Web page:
And they started beating us.  They had horses.  And I saw them when they were beating people down, and I just stood.  Then one guy hit me with the nightstick, I think it was a nightstick.  He hit me with the nightstick just back of the head and down toward the shoulder.  And I still stood up there.  Then the second lick was at the base of the neck.  And I fell.  I think that was the ambulance that came from Anderson Funeral Home that took me to the church and tried to revive me but could not revive me.  So they took me to the Good Samaritan Hospital.  And when I was revived, I really didn't know where I was, but I was there several hours before I really came to.

Hosea Williams:  So when we got over the bridge—well I'll tell you, it was one of the most gratifying and most memorable moments of my whole life.  I don't think I ever seen Americans more ready and willing to suffer and sacrifice for dignity, for human dignity, in my whole life.  (inaudible).  And I was just like crying inside, laughing, I'm just so happy to see all of those people just, let's go, let's go.

So we go ahead across the bridge, then we come to the confrontation after we cross the bridge.  And I don't know where I've seen that many cops and state troopers and militia men.  Al Lingo was the Public Safety Commissioner.  He said, "Halt!"  So we stopped.  And he said, "Take them niggers back home."  Now, I finally mustered up enough grit and grime to open my mouth.  I said, "Sir, may we have a word with you?"  And he said, "There will be no talking today.  I said take them niggers back to the church.  You got one minute."  I looked at my watch, and 15 seconds he said, "Charge."   So they knocked me right down.  They first beat us down with billy clubs, then they gassed us.  It was a military attack.  And then I saw those horses.  And I was there, I said, Oh my god, how many people did I lead to their death today?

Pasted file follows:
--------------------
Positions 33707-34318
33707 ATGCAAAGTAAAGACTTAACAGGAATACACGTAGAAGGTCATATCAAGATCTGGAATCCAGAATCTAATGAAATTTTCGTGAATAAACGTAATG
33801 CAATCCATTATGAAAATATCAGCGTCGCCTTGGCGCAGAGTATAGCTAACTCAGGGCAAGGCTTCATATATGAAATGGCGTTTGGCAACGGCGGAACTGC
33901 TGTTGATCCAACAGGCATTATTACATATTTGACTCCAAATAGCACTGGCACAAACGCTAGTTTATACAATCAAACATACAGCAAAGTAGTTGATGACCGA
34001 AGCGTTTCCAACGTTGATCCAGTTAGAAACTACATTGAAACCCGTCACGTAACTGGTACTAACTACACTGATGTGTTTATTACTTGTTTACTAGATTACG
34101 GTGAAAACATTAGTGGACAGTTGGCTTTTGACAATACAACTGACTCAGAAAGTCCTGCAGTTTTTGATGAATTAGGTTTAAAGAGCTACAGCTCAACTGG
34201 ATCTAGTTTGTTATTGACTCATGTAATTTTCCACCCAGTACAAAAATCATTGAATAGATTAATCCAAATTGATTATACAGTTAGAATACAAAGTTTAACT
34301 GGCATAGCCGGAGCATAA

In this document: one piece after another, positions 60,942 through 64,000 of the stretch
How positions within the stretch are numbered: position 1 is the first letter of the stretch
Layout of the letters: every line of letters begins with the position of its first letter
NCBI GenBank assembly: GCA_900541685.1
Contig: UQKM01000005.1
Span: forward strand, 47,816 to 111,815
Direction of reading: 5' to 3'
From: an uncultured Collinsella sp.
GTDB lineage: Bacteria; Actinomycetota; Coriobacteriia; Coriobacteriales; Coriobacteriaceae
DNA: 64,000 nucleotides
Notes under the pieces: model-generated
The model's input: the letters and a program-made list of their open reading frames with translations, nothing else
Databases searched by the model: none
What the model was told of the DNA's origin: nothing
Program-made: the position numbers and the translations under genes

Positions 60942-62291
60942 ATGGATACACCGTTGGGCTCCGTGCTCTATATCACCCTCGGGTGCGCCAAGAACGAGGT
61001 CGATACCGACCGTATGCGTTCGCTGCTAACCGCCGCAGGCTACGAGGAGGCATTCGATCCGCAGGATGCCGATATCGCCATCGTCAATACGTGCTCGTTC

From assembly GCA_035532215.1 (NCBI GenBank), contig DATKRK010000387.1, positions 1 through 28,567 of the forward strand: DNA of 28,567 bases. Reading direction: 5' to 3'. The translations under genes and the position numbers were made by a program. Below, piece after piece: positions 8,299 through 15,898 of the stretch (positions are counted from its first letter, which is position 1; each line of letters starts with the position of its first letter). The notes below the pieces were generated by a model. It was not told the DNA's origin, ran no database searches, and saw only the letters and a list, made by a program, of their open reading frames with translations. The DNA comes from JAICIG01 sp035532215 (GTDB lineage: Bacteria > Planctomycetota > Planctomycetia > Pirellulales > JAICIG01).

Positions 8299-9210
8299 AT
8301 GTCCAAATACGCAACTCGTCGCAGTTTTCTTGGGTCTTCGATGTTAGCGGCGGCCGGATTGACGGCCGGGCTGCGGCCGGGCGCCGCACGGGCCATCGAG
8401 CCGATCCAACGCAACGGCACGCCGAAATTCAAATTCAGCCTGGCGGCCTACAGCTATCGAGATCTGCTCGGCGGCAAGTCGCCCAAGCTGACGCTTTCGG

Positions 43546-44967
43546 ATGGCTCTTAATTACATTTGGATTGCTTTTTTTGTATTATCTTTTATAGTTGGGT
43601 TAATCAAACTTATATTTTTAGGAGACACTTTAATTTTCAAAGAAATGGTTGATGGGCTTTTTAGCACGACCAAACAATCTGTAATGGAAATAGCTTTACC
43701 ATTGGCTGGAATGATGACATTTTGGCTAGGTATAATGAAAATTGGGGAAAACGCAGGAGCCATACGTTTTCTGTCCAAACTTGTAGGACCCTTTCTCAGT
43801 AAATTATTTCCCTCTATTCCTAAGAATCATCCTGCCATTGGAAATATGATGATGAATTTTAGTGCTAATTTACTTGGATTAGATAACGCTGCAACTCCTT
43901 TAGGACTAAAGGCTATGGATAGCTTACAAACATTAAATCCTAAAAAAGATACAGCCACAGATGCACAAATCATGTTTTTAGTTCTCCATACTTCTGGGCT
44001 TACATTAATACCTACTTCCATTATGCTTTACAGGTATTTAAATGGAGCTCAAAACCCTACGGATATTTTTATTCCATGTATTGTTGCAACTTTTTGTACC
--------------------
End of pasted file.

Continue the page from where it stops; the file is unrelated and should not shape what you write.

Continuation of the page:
John Lewis:  So they came toward us, pushing and trampling us with the horses and beating, and then they released the tear gas.  And I was just there choking, choking, and I felt like it was the last demonstration.  I was clubbed down and I suffered a concussion.

Jamie Wallace:  Well, when we topped the bridge, I could see that there was a formidable line of troopers beyond, about a hundred yards beyond the bridge.  Major John Cloud, who was head of the state troopers, told them they could not march beyond that point, to turn around and go back.  And at some point, pushing and shoving started.  And of course the troopers moved in and started a panic, because when you pushed against them with those billy clubs, people started falling, they started grasping at the clubs, and then they started using the clubs in a different sort of way.  And then they started firing tear gas.  And of course that really set off a panic.

Anything could have happened at that point.  They had a collection of onlookers over there in the back of trucks and so forth watching what was happening, and we didn't know how many of those might get involved in it, which fortunately they didn't.  There were very few times during the whole movement that I ever was afraid, but that was one day that I was physically afraid.  Plus I was also very angry. 

The national media was not here that day, but WSFA in Montgomery, I believe, ended up with the footage that you've seen shown thousands and thousands of times since then.  It did make the national news that night, and of course immediately there was an outpouring of support from across the nation.